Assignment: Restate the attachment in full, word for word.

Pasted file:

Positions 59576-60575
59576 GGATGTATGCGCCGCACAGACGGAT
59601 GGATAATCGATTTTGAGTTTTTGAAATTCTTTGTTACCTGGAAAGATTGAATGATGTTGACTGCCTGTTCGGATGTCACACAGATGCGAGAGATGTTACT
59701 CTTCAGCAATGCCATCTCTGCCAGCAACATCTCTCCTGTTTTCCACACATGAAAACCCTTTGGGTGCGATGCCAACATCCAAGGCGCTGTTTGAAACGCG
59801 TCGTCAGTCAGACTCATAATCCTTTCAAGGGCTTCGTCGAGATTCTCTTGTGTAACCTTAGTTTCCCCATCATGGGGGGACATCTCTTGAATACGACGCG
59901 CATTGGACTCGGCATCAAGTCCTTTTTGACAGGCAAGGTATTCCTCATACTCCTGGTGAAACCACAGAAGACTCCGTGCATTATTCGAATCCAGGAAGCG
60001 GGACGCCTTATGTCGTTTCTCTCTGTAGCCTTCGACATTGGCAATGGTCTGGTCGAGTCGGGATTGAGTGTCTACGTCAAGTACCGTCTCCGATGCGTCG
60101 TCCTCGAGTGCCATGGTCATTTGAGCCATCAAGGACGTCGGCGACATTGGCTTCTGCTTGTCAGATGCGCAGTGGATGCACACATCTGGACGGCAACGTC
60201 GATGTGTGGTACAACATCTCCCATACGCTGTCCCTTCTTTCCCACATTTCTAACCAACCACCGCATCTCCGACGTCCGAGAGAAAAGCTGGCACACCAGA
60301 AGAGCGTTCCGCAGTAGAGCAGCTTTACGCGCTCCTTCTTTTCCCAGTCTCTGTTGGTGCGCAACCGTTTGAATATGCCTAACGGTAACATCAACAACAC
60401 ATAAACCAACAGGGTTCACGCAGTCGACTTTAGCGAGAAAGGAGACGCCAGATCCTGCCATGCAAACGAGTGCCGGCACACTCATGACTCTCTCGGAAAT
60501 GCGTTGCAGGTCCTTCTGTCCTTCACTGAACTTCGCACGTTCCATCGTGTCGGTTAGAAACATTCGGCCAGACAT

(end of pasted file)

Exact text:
Positions 59576-60575
59576 GGATGTATGCGCCGCACAGACGGAT
59601 GGATAATCGATTTTGAGTTTTTGAAATTCTTTGTTACCTGGAAAGATTGAATGATGTTGACTGCCTGTTCGGATGTCACACAGATGCGAGAGATGTTACT
59701 CTTCAGCAATGCCATCTCTGCCAGCAACATCTCTCCTGTTTTCCACACATGAAAACCCTTTGGGTGCGATGCCAACATCCAAGGCGCTGTTTGAAACGCG
59801 TCGTCAGTCAGACTCATAATCCTTTCAAGGGCTTCGTCGAGATTCTCTTGTGTAACCTTAGTTTCCCCATCATGGGGGGACATCTCTTGAATACGACGCG
59901 CATTGGACTCGGCATCAAGTCCTTTTTGACAGGCAAGGTATTCCTCATACTCCTGGTGAAACCACAGAAGACTCCGTGCATTATTCGAATCCAGGAAGCG
60001 GGACGCCTTATGTCGTTTCTCTCTGTAGCCTTCGACATTGGCAATGGTCTGGTCGAGTCGGGATTGAGTGTCTACGTCAAGTACCGTCTCCGATGCGTCG
60101 TCCTCGAGTGCCATGGTCATTTGAGCCATCAAGGACGTCGGCGACATTGGCTTCTGCTTGTCAGATGCGCAGTGGATGCACACATCTGGACGGCAACGTC
60201 GATGTGTGGTACAACATCTCCCATACGCTGTCCCTTCTTTCCCACATTTCTAACCAACCACCGCATCTCCGACGTCCGAGAGAAAAGCTGGCACACCAGA
60301 AGAGCGTTCCGCAGTAGAGCAGCTTTACGCGCTCCTTCTTTTCCCAGTCTCTGTTGGTGCGCAACCGTTTGAATATGCCTAACGGTAACATCAACAACAC
60401 ATAAACCAACAGGGTTCACGCAGTCGACTTTAGCGAGAAAGGAGACGCCAGATCCTGCCATGCAAACGAGTGCCGGCACACTCATGACTCTCTCGGAAAT
60501 GCGTTGCAGGTCCTTCTGTCCTTCACTGAACTTCGCACGTTCCATCGTGTCGGTTAGAAACATTCGGCCAGACAT